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But while Di Meola was a terrifyingly dexterous electric guitarist, he was also a remarkable acoustic shredder, as he proved in the early 1980s trio he led with co-guitarists John McLaughlin and Paco de Luc’a—a group whose fiery sound was captured on the 1981 recording Friday Night in San Francisco.
With his string of 1980s solo albums— including 1980’s Splendido Hotel and 1982’s Electric Rendezvous—Di Meola continued to explore a synthesis of rock and jazz with Latin and non-Western idioms. His extreme playing earned him reverence from guitarists of all stripes—although some detractors also said his virtuosity unsuccessfully masked a lack of musical content and expressiveness.
Undeterred, Di Meola soldiered on in the early 1990s with a new group, World Sinfonia, whose main benchmark was the work of the Argentinean composer and bandone—n player Astor Piazzolla—inventor of the modern tango. His work during that decade, including on 1994’s Orange and Blue and 1998’s The Infinite Desire, focused less on blazing lines and more on composition, a trend that would continue into the 2000s.
For his latest offering, Pursuit of Radical Rhapsody, Di Meola worked with World Sinfonia to create a largely acoustic album of tunes that draw inspiration from tricky Latin rhythms and global sojourns. Largely absent are the guitarist’s over-the-top solo flights of decades past. Instead, the focus is on the ensemble, kaleidoscopic changes in instrumentation and texture, and rhythmic and harmonic invention. The result is a depth of musicality that should confound Di Meola’s earlier critics.
In the 1990s, you stepped away from the electric guitar for a while. Why?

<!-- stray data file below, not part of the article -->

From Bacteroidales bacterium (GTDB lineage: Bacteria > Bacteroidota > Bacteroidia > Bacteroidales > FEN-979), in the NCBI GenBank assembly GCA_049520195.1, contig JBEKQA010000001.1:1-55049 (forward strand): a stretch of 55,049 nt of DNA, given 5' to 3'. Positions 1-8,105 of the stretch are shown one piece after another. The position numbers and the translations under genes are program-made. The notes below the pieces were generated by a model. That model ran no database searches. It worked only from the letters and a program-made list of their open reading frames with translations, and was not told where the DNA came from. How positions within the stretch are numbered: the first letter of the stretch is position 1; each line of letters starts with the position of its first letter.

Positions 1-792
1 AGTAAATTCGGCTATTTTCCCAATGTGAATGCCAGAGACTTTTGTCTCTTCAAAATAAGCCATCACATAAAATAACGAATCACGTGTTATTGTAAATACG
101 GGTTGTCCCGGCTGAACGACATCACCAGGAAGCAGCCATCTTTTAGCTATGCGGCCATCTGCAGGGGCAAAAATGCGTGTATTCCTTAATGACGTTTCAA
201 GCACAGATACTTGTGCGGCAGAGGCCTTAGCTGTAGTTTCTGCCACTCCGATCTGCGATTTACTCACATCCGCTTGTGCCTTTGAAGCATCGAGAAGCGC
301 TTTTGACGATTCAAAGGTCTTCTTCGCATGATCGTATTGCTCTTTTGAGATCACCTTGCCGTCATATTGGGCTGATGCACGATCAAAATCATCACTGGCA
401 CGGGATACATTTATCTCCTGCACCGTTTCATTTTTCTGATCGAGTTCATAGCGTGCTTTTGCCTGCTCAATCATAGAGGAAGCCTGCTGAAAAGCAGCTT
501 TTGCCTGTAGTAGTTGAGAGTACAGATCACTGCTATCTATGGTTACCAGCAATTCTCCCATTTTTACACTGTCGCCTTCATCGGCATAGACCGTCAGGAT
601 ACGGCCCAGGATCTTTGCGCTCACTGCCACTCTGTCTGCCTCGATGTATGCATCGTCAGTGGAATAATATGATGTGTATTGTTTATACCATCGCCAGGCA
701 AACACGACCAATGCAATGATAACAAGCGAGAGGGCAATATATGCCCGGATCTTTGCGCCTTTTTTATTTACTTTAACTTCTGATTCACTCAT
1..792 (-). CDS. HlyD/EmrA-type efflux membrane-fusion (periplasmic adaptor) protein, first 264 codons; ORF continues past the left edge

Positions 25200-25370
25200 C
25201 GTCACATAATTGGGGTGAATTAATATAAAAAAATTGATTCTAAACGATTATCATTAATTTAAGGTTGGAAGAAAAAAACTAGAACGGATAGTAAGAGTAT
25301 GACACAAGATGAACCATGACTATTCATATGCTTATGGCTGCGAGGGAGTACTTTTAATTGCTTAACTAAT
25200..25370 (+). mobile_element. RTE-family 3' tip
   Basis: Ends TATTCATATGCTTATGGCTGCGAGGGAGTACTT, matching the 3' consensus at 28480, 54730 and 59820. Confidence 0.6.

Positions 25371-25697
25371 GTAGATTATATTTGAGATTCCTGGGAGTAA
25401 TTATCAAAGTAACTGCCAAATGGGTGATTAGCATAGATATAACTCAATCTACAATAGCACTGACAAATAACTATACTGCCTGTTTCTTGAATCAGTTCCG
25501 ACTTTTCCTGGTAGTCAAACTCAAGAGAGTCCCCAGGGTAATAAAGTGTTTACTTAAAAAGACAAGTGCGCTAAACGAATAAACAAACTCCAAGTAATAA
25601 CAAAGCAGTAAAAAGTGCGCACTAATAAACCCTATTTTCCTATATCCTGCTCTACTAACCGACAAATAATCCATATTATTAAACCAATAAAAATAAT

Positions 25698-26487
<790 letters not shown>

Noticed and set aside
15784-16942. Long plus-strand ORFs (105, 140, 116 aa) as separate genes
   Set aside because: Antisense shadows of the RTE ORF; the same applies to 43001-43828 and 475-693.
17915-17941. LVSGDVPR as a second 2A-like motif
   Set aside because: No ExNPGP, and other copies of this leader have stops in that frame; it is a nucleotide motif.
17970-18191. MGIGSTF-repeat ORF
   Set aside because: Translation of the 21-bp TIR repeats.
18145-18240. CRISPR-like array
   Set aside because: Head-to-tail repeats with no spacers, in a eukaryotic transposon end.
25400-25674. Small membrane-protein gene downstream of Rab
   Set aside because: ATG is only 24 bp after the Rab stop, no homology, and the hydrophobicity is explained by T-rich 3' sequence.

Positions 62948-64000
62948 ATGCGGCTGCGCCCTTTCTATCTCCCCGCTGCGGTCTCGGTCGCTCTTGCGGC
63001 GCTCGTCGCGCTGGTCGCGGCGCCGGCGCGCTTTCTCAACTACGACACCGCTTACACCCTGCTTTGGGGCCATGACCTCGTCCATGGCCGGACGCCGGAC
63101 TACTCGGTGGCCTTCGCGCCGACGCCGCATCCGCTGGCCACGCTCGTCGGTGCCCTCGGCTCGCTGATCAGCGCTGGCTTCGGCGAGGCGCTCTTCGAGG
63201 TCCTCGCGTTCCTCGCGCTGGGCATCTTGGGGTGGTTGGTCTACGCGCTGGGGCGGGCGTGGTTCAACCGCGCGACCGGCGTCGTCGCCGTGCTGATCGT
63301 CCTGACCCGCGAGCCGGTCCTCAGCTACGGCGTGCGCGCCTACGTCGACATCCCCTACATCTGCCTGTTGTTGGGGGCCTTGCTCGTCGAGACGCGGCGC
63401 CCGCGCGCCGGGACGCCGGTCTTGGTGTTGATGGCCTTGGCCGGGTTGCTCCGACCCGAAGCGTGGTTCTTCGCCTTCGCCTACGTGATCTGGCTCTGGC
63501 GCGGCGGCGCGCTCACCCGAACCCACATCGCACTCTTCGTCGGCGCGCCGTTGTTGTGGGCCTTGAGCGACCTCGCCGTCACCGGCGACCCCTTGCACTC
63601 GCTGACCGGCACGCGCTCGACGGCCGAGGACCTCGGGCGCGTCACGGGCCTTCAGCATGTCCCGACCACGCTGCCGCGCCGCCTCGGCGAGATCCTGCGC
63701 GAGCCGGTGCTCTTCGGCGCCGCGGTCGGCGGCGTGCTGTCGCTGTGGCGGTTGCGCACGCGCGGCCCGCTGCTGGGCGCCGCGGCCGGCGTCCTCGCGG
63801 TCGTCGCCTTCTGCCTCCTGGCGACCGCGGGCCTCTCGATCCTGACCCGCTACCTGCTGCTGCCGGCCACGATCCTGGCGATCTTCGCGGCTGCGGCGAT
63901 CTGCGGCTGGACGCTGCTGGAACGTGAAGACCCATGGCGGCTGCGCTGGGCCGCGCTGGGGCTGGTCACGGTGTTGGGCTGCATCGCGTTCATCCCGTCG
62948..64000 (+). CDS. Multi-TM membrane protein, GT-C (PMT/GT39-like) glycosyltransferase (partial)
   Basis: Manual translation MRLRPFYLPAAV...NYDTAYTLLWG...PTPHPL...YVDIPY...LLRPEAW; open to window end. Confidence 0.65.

For one thing, the appeal for the extreme volume that I started off with in the ’70s had waned over the years. I got sick of carrying around a ton of heavy equipment—it was such a physical and financial drain. Things had been so much easier with the acoustic trio I played in with John McLaughlin and Paco de Luc’a. So I was thinking about that group, and something else happened: I was developing as a writer and found that I could express myself better and make more meaningful music on the acoustic—and audiences really responded to that.
In what ways do you express yourself better on the acoustic?
My ideas don’t get lost in a wall of distortion and pyrotechnics, and I tend to write music that’s both subtler and more rhythmically adventurous on the acoustic. But in the last few years, I’ve been reintroducing the electric a little bit at a time, often mixed in with my acoustic sound by way of a processor like the Roland VG-88. After all, the electric sound is such a big part of my history, so I couldn’t just turn my back on it completely. It’s good to be back.
Having had that break from the electric, do you find that you now approach the instrument differently?
To answer that, I have to look back to my early days playing fusion in the ’70s. My electric solos were so often based on the static harmony—a single chord, like E minor or A minor, for a long period of time—that was so popular then. There wasn’t much I could do on that one chord except build up to the sort of highly technical, velocity-laden type of climax that audiences ate up. It was certainly exciting at the time, but I’ve come to appreciate a lot more harmonic movement in music, as well as strong balance—a good combination of space and lyricism, with speed and technique thrown in there at the appropriate moments. How I play the electric guitar has as much to do with my focusing on the acoustic guitar—where every little nuance is important—as it does simply evolving as a musician. I can now say more with an interesting progression or a syncopated rhythm than with a barrage of notes at high volume.
The electric playing on Pursuit of Radical Rhapsody is characterized by restraint and gracefulness, as well as by awesome tone. How did you get such great sounds?
I played my PRS—the signature model Prism, which is a double-cutaway solidbody with two humbuckers and a very warm sound. But the secret weapon was a Dumble amp I borrowed in the studio. I discovered that the beauty of a Dumble is in the smoothness of its sustain, and I could see right away why they’re so coveted and expensive. Most other amps might sound smooth in the booth when you’re recording, but on the other side of the glass, in the control room, you’ll hear all these jagged edges on the sustain. That Dumble was like cream, like butter—a small amp with such a great sound.